If the homogeneous field is rotating then the rate of change is not minimum as you say , instead it follows a perfect sinusoidal curve. Check in google the principle of AC voltage generation.

If the homogeneous field is rotating then the rate of change is not minimum as you say , instead it follows a perfect sinusoidal curve. Check in google the principle of AC voltage generation.

The above principle applies to motional emfs (dynamically induced), not transformer emfs (rate of change of flux)

hutchphd
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The above principle applies to motional emfs (dynamically induced), not transformer emfs (rate of change of flux)

What are you talking about? This is extraordinarily incorrect. Please provide references.

Delta2
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The above principle applies to motional emfs (dynamically induced), not transformer emfs (rate of change of flux)
The principle is one: Faraday's law of induction. It can be used for motional emf and transformer emf.

The principle is one: Faraday's law of induction. It can be used for motional emf and transformer emf.

With reference to the present rotating magnet case, then why does output voltage become 0 when the magnetic poles are perfectly aligned with the axis of the coil?(horizontal position). The magnetic field in close proximity to the poles is homogeneous, hence rate of change of flux is 0 at this position. My context was related to the present case and not in general.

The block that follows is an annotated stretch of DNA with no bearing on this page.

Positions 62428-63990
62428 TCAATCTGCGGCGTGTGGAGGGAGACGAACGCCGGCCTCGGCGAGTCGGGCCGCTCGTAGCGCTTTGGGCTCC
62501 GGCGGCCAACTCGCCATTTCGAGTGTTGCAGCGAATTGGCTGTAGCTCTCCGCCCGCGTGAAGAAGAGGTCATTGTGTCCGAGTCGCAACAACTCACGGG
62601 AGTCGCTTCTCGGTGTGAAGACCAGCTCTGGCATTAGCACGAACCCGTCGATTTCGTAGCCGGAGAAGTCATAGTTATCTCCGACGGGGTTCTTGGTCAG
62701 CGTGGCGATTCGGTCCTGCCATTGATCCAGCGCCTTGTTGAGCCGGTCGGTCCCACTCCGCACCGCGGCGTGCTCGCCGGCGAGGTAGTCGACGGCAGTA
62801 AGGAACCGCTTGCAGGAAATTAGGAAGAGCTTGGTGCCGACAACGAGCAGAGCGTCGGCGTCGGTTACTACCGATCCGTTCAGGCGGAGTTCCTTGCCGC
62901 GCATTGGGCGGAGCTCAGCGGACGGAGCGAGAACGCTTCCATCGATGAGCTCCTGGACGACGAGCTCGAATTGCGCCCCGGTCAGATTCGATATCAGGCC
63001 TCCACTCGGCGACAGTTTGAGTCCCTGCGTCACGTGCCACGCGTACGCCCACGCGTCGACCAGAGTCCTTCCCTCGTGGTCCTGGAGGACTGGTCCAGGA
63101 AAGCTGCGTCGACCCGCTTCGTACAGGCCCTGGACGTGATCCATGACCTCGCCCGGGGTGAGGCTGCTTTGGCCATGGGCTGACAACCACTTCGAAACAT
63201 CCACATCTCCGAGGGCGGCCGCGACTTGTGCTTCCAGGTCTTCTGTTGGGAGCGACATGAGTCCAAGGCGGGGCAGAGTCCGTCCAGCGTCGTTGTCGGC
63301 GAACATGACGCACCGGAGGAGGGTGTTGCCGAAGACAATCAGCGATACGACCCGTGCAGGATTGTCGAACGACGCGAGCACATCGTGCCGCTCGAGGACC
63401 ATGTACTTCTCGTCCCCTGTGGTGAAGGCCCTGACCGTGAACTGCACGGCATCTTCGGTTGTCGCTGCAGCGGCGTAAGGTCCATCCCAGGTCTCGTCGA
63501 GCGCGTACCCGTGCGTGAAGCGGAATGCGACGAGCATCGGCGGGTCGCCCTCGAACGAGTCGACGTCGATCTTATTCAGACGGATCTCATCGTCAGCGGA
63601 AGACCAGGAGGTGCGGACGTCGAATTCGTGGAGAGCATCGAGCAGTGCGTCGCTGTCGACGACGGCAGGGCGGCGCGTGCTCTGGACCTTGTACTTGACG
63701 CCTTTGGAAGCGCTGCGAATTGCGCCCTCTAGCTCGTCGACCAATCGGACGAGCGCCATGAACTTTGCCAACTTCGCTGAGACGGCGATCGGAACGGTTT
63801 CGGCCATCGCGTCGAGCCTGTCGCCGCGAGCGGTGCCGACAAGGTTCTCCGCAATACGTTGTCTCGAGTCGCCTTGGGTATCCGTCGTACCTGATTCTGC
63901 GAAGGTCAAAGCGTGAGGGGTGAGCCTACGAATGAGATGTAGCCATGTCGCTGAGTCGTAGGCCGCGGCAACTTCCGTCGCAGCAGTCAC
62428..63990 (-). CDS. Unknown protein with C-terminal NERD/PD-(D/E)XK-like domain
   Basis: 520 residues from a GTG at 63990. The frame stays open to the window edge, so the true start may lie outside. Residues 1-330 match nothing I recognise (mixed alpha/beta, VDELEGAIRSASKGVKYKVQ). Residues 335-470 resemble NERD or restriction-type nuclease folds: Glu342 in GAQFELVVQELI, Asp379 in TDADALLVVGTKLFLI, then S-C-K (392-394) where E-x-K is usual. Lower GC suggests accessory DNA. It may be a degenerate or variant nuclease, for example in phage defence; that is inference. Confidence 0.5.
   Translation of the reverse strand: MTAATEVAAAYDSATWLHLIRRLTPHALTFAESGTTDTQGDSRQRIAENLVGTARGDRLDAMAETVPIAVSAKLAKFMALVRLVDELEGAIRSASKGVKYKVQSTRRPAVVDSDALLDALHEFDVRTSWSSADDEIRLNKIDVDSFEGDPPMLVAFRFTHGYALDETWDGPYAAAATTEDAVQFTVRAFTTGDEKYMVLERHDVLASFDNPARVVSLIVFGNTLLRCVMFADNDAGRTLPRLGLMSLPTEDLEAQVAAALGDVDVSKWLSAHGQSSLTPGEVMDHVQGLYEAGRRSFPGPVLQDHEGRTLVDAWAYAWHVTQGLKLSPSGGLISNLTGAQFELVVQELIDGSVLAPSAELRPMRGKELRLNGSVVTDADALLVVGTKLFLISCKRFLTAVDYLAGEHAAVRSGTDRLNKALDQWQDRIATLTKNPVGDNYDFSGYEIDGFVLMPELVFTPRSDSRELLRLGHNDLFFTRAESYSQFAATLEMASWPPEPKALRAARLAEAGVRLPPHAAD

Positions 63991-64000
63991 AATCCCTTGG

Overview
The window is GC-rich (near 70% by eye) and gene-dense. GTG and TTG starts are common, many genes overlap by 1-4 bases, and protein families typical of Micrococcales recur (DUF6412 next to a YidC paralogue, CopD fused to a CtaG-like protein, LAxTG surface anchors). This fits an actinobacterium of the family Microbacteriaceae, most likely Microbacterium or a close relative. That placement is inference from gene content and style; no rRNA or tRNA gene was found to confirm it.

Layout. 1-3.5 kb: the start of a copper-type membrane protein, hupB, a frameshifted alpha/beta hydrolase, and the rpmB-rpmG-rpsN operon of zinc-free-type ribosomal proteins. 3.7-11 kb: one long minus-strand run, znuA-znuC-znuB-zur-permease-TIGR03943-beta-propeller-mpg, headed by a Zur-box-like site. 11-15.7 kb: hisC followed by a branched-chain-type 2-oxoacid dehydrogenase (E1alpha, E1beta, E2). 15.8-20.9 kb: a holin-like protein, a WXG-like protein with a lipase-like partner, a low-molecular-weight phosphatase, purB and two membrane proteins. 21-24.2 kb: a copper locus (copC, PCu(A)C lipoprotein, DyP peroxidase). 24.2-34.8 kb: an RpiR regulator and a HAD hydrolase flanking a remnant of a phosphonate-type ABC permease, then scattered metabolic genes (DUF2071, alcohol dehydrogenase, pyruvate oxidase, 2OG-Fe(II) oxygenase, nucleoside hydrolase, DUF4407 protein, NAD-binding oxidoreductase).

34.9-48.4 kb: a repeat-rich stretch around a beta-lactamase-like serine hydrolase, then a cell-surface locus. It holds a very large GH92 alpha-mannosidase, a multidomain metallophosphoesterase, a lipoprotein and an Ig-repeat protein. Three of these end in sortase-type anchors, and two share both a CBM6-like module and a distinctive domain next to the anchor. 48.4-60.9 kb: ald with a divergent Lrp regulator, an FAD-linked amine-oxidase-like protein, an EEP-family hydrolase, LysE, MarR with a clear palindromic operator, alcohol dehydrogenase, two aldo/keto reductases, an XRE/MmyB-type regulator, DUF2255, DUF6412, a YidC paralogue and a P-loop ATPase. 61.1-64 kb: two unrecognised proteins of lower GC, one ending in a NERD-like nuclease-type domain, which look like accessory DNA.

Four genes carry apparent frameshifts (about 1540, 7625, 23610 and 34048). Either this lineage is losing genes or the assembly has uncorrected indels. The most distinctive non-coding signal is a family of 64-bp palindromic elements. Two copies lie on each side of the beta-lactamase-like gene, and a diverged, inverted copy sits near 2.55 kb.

weirdoguy
What are you talking about? This is extraordinarily incorrect. Please provide references.

Please explain me relation of homogeneous magnetic fields with statically induced emfs (transformer principle)

Delta2
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The magnetic field in close proximity to the poles is homogeneous, hence rate of change of flux is 0 at this position
You got it wrong, because the magnetic field is homogeneous, it doesn't necessarily mean that the rate of change of flux is 0. Please check the principle of AC sinusoidal voltage generation. There you have a homogeneous magnetic field and a rotating coil.